The era of mass production started with Henry Ford proclaiming that customers for his eponymous cars could have any colour they wanted as long as it was black.
We have come a long way since then in terms of choice – Audi boasts there are four million possible permutations for its A6 model, for example. Nonetheless, except for the lucky few able to afford bespoke products, consumers can get whatever they want, as long as they want what the machine makes, according to the consultancy Accenture.
For traditional manufacturers, economies of scale dictate that the greater the number of an item they can produce, the cheaper it is. However, the result, says 3D-printing consultant Joris Peels, is that “mass production is perfect for no one, so producers end up making one million copies of something that essentially sucks for everyone”.
It also leaves businesses with large inventories facing huge storage costs, along with the problems of unsold stock with high environmental impact, according to Sunny Webb, a consultant at Accenture.
But there is a move towards products becoming more customised and more personal, and 3D printing is playing a key role in that. “Mass individualisation is where 3D printing comes into its own,” says Mr Peels.
“Imagine a situation where someone could walk into a store, design their own product or customise what is already there, print it and take it home that same day,” says Chris Elsworthy, inventor of the Robox 3D printer. “Rather than selecting their item from a relatively small selection of goods, people could personalise it for their own specific requirements.”
Examples include companies, such as Styku that use 3D scanners to measure shoppers’ bodies, enabling clothing companies to make made-to-measure garments quickly and easily, and Constrvct, which allows shoppers to enter their measurements on its website and uses the information to create an online 3D model showing what the clothing would look like on their body shape. Normal, which allows users to print their own customised headphones, has a slogan that sums up the ethos of mass personalisation: “One size fits none”.
The economies of scale are totally different for additive manufacturing, says Phil Reeves, managing director of 3D-printing consultancy Econolyst. “It costs the same to make millions of objects once as it does to make one object millions of times,” he adds.
Some of the most promising applications of 3D printing to mass personalisation are in medical devices, because each individual is unique and needs products to reflect that. More than ten million people have hearing aids made using 3D technology, says Mr Peels, and other applications include dental braces, false teeth, splints, orthotics and joint replacements. The medical market is worth around $7 billion to $8 billion a year, he notes.
“Mass individualisation is where 3D printing comes into its own”
The process involves a scan being taken of the relevant body part to produce a 3D model, which can then be printed to provide, say, a hearing aid, a hip joint or knee replacement that is unique to the patient and a much better fit than previous implants.
“It is a huge help in all kinds of reconstructive surgery,” says David Dunaway, consultant cosmetic and reconstructive surgeon at Great Ormond Street Hospital. “It’s a lot quicker and, because we use artificial material, it means that we don’t have to harvest bone from other parts of the body. It has led to greater accuracy and a huge improvement in quality. The joints just fit so perfectly.”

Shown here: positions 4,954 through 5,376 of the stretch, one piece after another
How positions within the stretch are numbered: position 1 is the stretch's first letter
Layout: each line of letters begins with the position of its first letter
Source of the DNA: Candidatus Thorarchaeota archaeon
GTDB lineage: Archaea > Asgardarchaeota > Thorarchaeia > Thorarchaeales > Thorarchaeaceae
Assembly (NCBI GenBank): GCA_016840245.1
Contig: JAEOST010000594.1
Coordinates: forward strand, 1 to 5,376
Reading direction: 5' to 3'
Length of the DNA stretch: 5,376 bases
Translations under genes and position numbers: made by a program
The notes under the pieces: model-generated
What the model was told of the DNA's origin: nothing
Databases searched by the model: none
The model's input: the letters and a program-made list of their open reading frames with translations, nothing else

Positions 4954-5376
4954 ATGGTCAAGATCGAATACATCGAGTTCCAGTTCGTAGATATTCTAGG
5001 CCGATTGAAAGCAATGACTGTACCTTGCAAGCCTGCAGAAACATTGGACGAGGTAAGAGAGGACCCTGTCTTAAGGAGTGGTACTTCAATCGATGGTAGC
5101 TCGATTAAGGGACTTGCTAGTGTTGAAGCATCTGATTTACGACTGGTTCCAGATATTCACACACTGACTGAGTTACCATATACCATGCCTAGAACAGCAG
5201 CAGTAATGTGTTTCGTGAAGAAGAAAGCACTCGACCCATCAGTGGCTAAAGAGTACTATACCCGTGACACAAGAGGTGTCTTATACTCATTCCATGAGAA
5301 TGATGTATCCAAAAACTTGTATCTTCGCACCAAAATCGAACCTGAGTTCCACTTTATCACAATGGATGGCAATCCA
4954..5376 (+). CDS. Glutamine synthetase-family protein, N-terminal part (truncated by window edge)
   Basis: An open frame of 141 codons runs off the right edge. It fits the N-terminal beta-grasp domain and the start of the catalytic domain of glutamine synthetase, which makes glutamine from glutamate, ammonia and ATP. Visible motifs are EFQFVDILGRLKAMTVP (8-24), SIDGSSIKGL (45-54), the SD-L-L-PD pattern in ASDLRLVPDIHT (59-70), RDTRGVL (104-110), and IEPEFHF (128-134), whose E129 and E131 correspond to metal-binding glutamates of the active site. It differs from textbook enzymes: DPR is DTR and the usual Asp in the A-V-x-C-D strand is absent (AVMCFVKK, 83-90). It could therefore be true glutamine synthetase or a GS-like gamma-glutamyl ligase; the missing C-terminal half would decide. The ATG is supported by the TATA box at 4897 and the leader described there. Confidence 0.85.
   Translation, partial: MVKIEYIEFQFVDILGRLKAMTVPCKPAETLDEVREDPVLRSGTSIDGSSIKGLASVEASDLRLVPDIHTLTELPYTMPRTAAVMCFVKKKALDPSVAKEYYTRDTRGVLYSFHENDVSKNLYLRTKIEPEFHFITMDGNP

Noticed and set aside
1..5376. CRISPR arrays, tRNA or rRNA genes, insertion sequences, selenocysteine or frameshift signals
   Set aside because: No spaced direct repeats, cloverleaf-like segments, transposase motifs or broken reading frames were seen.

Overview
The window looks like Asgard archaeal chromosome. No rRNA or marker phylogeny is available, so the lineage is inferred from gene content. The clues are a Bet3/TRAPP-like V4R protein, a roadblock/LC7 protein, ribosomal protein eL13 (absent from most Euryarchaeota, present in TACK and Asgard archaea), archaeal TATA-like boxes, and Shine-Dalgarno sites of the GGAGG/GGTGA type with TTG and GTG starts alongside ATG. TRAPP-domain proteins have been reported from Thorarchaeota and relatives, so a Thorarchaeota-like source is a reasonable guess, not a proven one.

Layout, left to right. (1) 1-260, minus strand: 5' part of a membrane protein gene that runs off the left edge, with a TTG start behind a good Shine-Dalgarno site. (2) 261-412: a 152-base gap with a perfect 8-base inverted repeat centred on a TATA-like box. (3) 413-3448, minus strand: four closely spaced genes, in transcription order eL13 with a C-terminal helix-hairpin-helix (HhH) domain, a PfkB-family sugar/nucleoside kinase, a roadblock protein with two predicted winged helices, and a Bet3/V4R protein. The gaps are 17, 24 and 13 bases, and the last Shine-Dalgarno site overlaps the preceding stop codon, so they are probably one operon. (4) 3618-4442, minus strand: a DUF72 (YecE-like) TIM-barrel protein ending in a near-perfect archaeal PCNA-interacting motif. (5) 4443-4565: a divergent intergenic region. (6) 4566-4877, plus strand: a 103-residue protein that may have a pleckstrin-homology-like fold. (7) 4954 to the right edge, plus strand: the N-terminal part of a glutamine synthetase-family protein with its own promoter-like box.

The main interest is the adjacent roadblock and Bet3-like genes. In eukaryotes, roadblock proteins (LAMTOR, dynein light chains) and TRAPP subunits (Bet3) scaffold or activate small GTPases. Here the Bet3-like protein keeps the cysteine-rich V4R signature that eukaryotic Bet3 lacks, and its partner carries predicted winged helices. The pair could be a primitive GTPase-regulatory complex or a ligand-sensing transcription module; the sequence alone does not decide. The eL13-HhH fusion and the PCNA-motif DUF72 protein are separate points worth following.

There are even hopes that in time doctors will be able to “bioprint” new internal organs using 3D-printing techniques, although this remains some way off.
Medical and dental devices are the ultimate high-value, low-volume markets for which 3D printing is best suited. But that does not mean the technology is confined to highly trained specialists.
An organisation called E-nabling The Future is using 3D printing to help children who need prosthetic hands. Many children are not given prostheses because the devices are expensive and, because children grow quickly, they get limited use out of them. But now groups of tinkerers, engineers, 3D-printing enthusiasts, occupational therapists, university professors, designers, parents, families, artists, students, teachers and people who just want to make a difference are coming together to print prosthetic hands at a cost of around £30, says Mr Peels, who acts as a consultant to the organisation.
The hands go both to local children and to people the makers will never meet, such as victims of the conflict in Syria. “It is a perfect example of individualisation,” Mr Peels adds. “One kid wanted their hand to be purple, another wanted to have a Superman logo on it, while another wanted it to have six fingers. It shows how 3D printing opens up a collaborative way of designing and producing products.”
It fits in with the trend for greater choice that internet technology has enabled – customers can put together their own music playlists, curate their interest on sites such as Pinterest and load up the apps they want on their smartphones.
But Econolyst’s Mr Reeves believes personalisation will only ever be a niche. “It’s not the primary driver for the development of the technology and historically it’s not how people buy or consume products,” he says.
“The way people shop at the moment works. Just because 3D printing exists, it doesn’t mean people are going to personalise everything.” There are already non-3D printing opportunities to stamp your own personality on products. Nike, for example, allows people to create their own designs for its footwear, but only a small proportion of customers choose to do so, Mr Reeves says.